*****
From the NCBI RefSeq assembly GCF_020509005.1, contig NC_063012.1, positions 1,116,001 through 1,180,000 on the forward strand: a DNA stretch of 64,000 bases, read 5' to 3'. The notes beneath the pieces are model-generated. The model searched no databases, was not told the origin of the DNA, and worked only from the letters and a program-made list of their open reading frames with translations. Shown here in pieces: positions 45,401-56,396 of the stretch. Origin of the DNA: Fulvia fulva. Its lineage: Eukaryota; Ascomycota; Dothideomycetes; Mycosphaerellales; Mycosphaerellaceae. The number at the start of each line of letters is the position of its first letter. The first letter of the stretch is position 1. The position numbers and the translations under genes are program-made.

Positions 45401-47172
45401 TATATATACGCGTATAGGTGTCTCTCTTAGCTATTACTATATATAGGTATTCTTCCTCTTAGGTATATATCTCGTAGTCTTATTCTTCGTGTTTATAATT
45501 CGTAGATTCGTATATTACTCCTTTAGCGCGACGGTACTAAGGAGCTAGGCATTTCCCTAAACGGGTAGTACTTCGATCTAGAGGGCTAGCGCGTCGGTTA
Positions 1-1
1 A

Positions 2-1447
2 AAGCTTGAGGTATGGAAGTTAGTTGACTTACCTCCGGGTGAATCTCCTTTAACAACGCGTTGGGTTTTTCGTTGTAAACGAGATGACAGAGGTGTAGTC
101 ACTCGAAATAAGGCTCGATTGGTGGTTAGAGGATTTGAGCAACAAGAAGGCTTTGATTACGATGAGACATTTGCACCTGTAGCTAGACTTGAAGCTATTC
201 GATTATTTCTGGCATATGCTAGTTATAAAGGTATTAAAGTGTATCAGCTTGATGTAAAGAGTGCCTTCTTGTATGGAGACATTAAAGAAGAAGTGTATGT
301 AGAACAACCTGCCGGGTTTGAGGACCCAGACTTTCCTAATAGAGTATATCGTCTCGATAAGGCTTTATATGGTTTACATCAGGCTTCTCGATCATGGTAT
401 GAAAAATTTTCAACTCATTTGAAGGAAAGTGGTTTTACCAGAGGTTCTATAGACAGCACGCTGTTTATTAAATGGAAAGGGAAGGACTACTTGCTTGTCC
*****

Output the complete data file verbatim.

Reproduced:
From the NCBI RefSeq assembly GCF_020509005.1, contig NC_063012.1, positions 1,116,001 through 1,180,000 on the forward strand: a DNA stretch of 64,000 bases, read 5' to 3'. The notes beneath the pieces are model-generated. The model searched no databases, was not told the origin of the DNA, and worked only from the letters and a program-made list of their open reading frames with translations. Shown here in pieces: positions 45,401-56,396 of the stretch. Origin of the DNA: Fulvia fulva. Its lineage: Eukaryota; Ascomycota; Dothideomycetes; Mycosphaerellales; Mycosphaerellaceae. The number at the start of each line of letters is the position of its first letter. The first letter of the stretch is position 1. The position numbers and the translations under genes are program-made.

Positions 45401-47172
45401 TATATATACGCGTATAGGTGTCTCTCTTAGCTATTACTATATATAGGTATTCTTCCTCTTAGGTATATATCTCGTAGTCTTATTCTTCGTGTTTATAATT
45501 CGTAGATTCGTATATTACTCCTTTAGCGCGACGGTACTAAGGAGCTAGGCATTTCCCTAAACGGGTAGTACTTCGATCTAGAGGGCTAGCGCGTCGGTTA
Positions 1-1
1 A

Positions 2-1447
2 AAGCTTGAGGTATGGAAGTTAGTTGACTTACCTCCGGGTGAATCTCCTTTAACAACGCGTTGGGTTTTTCGTTGTAAACGAGATGACAGAGGTGTAGTC
101 ACTCGAAATAAGGCTCGATTGGTGGTTAGAGGATTTGAGCAACAAGAAGGCTTTGATTACGATGAGACATTTGCACCTGTAGCTAGACTTGAAGCTATTC
201 GATTATTTCTGGCATATGCTAGTTATAAAGGTATTAAAGTGTATCAGCTTGATGTAAAGAGTGCCTTCTTGTATGGAGACATTAAAGAAGAAGTGTATGT
301 AGAACAACCTGCCGGGTTTGAGGACCCAGACTTTCCTAATAGAGTATATCGTCTCGATAAGGCTTTATATGGTTTACATCAGGCTTCTCGATCATGGTAT
401 GAAAAATTTTCAACTCATTTGAAGGAAAGTGGTTTTACCAGAGGTTCTATAGACAGCACGCTGTTTATTAAATGGAAAGGGAAGGACTACTTGCTTGTCC